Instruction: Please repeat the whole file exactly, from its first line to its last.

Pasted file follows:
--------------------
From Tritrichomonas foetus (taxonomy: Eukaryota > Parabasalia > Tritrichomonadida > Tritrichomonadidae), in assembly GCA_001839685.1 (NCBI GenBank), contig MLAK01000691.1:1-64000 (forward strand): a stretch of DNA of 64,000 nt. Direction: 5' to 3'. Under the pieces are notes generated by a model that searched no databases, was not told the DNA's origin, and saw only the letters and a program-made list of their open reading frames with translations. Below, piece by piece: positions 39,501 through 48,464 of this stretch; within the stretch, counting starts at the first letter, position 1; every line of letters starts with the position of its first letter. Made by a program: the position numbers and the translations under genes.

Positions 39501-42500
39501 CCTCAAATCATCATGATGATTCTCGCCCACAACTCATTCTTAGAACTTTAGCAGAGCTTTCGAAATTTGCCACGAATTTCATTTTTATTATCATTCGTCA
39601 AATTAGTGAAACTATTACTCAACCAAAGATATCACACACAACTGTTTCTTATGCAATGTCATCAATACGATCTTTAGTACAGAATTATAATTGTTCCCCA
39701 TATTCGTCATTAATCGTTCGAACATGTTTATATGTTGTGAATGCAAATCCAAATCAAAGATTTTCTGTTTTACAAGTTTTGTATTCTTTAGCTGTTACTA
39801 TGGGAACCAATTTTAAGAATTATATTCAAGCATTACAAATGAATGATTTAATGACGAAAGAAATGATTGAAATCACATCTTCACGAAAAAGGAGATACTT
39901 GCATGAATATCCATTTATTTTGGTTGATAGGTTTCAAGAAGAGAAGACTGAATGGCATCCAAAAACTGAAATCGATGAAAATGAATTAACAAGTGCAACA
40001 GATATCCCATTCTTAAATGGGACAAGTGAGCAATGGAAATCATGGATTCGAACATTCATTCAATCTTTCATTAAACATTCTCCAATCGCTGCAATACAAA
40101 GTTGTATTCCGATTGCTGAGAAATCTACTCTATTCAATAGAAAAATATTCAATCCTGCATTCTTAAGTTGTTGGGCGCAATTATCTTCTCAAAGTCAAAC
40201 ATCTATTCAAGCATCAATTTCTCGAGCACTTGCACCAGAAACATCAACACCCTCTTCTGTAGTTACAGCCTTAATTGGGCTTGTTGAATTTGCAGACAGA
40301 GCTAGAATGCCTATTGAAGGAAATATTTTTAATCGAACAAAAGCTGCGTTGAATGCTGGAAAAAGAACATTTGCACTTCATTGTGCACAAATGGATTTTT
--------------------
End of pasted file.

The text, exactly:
From Tritrichomonas foetus (taxonomy: Eukaryota > Parabasalia > Tritrichomonadida > Tritrichomonadidae), in assembly GCA_001839685.1 (NCBI GenBank), contig MLAK01000691.1:1-64000 (forward strand): a stretch of DNA of 64,000 nt. Direction: 5' to 3'. Under the pieces are notes generated by a model that searched no databases, was not told the DNA's origin, and saw only the letters and a program-made list of their open reading frames with translations. Below, piece by piece: positions 39,501 through 48,464 of this stretch; within the stretch, counting starts at the first letter, position 1; every line of letters starts with the position of its first letter. Made by a program: the position numbers and the translations under genes.

Positions 39501-42500
39501 CCTCAAATCATCATGATGATTCTCGCCCACAACTCATTCTTAGAACTTTAGCAGAGCTTTCGAAATTTGCCACGAATTTCATTTTTATTATCATTCGTCA
39601 AATTAGTGAAACTATTACTCAACCAAAGATATCACACACAACTGTTTCTTATGCAATGTCATCAATACGATCTTTAGTACAGAATTATAATTGTTCCCCA
39701 TATTCGTCATTAATCGTTCGAACATGTTTATATGTTGTGAATGCAAATCCAAATCAAAGATTTTCTGTTTTACAAGTTTTGTATTCTTTAGCTGTTACTA
39801 TGGGAACCAATTTTAAGAATTATATTCAAGCATTACAAATGAATGATTTAATGACGAAAGAAATGATTGAAATCACATCTTCACGAAAAAGGAGATACTT
39901 GCATGAATATCCATTTATTTTGGTTGATAGGTTTCAAGAAGAGAAGACTGAATGGCATCCAAAAACTGAAATCGATGAAAATGAATTAACAAGTGCAACA
40001 GATATCCCATTCTTAAATGGGACAAGTGAGCAATGGAAATCATGGATTCGAACATTCATTCAATCTTTCATTAAACATTCTCCAATCGCTGCAATACAAA
40101 GTTGTATTCCGATTGCTGAGAAATCTACTCTATTCAATAGAAAAATATTCAATCCTGCATTCTTAAGTTGTTGGGCGCAATTATCTTCTCAAAGTCAAAC
40201 ATCTATTCAAGCATCAATTTCTCGAGCACTTGCACCAGAAACATCAACACCCTCTTCTGTAGTTACAGCCTTAATTGGGCTTGTTGAATTTGCAGACAGA
40301 GCTAGAATGCCTATTGAAGGAAATATTTTTAATCGAACAAAAGCTGCGTTGAATGCTGGAAAAAGAACATTTGCACTTCATTGTGCACAAATGGATTTTT